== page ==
Music echoes through the history of Germany. Centuries ago Bach, Beethoven and Schubert composed symphonies, cantatas and sacred music which we continue to enjoy today. Herbert Gronemeyer, Michael Holm and the Beatsteaks band currently keep German music on best-selling lists. Hand in hand with Germany’s tradition of music goes another tradition called “Kaffee and Kuchen” or in English, Coffee and Cake. Germans habitually stop in the mid-afternoon to rest and spend time together over a cup of coffee and a slice of cake. In general, they prefer mild coffee from lightly roasted beans. German coffee lacks body, flavor and aroma compared to France and Italy’s rich, dark coffee. This might explain why Edward VII said, “You can tell when you have crossed the frontier into Germany because of the badness of the coffee.” Naturally most Germans do not agree with King Edward and instead sing with Bach:
Ah! How sweet coffee tastes!
Lovelier than a thousand kisses,
Smoother than muscatel wine.
Coffee, I must have coffee,
And if anyone wants to give me a treat,
Ah! Just give me some coffee!
– Coffee Cantata, c. 1733
Russia – Ziferblat
Russians traditionally drink alcoholic beverages and strong, black tea. The Russian coffee culture, however, is constantly growing and innovating. Coffee arrived in St. Petersburg during the 1700s, but it didn’t become widely popular until Starbucks and other coffee shop chains opened over two hundred years later. Russians mix their coffee with spices, fruit and even alcoholic beverages and they put a priority on drinking it slowly. Coffee breaks are a time to talk with friends, enjoy a snack and of course savor your coffee. To encourage this practice, Ivan Mitin founded the Ziferblat in 2011. This innovative, pay-by-the-minute cafe currently has ten branches in four different countries and in every branch, it encourages friends to spend time together over free coffee and snacks.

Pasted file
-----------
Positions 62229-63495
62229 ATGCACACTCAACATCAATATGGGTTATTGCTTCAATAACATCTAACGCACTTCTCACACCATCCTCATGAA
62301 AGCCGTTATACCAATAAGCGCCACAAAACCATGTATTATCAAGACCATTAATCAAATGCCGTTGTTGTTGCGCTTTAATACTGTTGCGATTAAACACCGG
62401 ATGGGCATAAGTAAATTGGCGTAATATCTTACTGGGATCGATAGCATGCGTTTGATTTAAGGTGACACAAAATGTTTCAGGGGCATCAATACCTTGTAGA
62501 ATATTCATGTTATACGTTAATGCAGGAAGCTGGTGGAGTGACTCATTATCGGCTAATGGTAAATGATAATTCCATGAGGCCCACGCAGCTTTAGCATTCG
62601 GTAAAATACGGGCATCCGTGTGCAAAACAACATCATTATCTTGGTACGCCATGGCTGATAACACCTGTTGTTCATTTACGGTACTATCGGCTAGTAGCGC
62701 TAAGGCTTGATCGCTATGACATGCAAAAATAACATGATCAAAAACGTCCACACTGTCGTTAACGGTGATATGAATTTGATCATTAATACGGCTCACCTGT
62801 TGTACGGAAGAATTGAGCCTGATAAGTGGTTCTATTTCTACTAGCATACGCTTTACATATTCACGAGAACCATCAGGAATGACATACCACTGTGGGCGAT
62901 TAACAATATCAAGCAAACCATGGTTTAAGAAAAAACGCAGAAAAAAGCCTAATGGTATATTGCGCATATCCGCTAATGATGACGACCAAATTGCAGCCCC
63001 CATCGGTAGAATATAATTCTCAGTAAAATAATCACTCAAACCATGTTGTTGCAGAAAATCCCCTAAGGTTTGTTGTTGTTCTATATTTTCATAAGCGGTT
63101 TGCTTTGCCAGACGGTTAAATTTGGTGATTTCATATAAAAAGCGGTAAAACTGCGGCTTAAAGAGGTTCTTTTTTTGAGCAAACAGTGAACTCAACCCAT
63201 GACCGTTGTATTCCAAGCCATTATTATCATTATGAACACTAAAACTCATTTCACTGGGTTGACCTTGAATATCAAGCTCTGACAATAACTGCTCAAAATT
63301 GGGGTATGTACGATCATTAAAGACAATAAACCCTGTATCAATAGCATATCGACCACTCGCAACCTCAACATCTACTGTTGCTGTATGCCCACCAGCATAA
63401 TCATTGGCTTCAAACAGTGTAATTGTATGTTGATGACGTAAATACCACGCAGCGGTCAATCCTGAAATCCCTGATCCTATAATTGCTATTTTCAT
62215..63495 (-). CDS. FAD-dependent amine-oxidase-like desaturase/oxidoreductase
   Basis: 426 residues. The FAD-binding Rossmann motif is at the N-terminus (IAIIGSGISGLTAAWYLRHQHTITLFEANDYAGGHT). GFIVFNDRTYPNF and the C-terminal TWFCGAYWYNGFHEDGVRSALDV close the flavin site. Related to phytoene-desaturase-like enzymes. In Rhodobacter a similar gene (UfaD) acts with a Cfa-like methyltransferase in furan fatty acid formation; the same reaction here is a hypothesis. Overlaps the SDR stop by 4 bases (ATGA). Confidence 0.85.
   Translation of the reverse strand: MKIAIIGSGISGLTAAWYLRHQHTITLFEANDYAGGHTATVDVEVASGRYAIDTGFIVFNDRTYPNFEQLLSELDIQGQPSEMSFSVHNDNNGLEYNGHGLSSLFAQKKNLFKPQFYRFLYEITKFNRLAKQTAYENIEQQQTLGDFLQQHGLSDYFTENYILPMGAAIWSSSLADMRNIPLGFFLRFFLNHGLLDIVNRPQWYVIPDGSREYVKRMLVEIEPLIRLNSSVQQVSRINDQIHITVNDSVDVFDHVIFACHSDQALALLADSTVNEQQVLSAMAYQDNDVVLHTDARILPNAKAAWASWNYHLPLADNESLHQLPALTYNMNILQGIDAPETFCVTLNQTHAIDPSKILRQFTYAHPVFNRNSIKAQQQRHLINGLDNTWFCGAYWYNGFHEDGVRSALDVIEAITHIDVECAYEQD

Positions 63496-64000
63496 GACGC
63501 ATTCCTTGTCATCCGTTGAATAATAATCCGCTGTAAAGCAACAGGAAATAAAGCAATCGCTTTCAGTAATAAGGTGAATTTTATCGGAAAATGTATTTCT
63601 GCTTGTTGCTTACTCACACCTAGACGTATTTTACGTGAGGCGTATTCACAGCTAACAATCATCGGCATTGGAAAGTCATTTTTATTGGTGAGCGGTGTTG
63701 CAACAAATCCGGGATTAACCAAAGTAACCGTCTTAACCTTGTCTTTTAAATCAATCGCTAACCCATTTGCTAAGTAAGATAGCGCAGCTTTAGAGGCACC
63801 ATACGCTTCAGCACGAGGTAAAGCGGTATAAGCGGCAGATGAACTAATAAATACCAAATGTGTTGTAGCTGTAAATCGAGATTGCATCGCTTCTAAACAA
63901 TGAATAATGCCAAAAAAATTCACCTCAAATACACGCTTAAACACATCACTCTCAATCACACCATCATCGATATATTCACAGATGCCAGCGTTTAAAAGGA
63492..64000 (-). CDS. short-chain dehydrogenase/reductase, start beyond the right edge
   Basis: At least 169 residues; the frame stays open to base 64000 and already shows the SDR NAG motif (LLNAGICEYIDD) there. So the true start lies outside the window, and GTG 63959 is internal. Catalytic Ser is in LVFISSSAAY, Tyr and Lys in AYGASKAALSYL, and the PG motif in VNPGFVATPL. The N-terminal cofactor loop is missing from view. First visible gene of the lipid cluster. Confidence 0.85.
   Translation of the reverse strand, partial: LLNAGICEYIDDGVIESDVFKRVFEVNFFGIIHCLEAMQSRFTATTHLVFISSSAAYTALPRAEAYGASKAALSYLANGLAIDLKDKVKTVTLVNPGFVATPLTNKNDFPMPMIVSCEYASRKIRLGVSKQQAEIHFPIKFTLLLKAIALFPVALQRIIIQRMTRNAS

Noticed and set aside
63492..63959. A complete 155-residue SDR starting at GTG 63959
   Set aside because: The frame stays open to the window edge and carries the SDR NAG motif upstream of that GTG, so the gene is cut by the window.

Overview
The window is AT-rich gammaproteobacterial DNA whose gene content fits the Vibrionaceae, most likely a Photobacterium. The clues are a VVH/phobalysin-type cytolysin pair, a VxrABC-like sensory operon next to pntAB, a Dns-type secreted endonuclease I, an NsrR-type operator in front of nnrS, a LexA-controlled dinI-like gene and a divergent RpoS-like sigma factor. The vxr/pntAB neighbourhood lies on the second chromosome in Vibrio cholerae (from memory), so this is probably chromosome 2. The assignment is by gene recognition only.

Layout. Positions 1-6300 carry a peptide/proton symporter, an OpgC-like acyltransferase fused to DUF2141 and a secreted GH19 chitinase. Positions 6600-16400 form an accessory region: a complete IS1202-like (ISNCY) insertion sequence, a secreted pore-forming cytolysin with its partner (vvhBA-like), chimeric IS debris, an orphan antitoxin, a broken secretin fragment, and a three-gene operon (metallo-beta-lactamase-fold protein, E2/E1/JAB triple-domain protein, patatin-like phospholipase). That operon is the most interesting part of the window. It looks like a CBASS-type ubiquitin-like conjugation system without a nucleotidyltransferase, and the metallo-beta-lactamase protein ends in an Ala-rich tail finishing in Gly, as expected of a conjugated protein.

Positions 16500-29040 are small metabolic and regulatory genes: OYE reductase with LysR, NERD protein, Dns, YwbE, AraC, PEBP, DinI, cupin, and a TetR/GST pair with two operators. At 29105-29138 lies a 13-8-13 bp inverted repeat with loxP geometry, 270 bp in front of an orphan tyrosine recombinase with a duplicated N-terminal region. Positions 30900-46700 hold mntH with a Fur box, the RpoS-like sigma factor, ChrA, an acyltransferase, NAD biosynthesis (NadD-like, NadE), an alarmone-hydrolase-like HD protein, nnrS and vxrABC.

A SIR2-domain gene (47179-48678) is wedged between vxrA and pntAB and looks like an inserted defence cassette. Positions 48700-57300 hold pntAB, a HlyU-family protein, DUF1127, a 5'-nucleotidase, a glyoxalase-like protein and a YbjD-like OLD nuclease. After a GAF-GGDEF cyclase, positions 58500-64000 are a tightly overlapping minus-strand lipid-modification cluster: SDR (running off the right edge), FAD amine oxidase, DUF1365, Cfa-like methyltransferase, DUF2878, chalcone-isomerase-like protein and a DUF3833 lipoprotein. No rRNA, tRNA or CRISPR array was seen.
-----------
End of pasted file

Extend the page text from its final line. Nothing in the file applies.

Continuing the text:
International Space Station – ISSpresso
Astronauts make many sacrifices to live and do research in outer space. The International Space Station or ISS was launched in 1998 and two years later it became a fully functioning laboratory. It also serves as a home-away-from-home for astronauts from the United States, Russia, Japan, and Canada among other countries. The ISS’s crewmembers live in outer space for about six months at a time and everyday they miss the flavorful foods of earth, including coffee. They only have instant coffee and they can drink it black or with a standardized amount of powdered creamer and sugar. In 2013, three engineering students from Rice University in Houston, Texas decided to change this scenario and brighten up the astronauts’ lives. They worked with NASA to develop separate packages of sugar and creamer which will allow astronauts to individualize their coffee. Lavazza, an Italian coffee company, took things one step further. They joined forces with an engineering company named Argotec and made an espresso machine that works in a zero gravity environment. The astronauts lovingly call the machine and the espresso it produces “ISSpresso”.
Thomas Stearns Eliot, Britain’s Nobel-prize-winning poet said, “I have measured out my life with coffee spoons.” He is not alone. Thousands of people around the world and even in outer space join him in a lifelong relationship with coffee.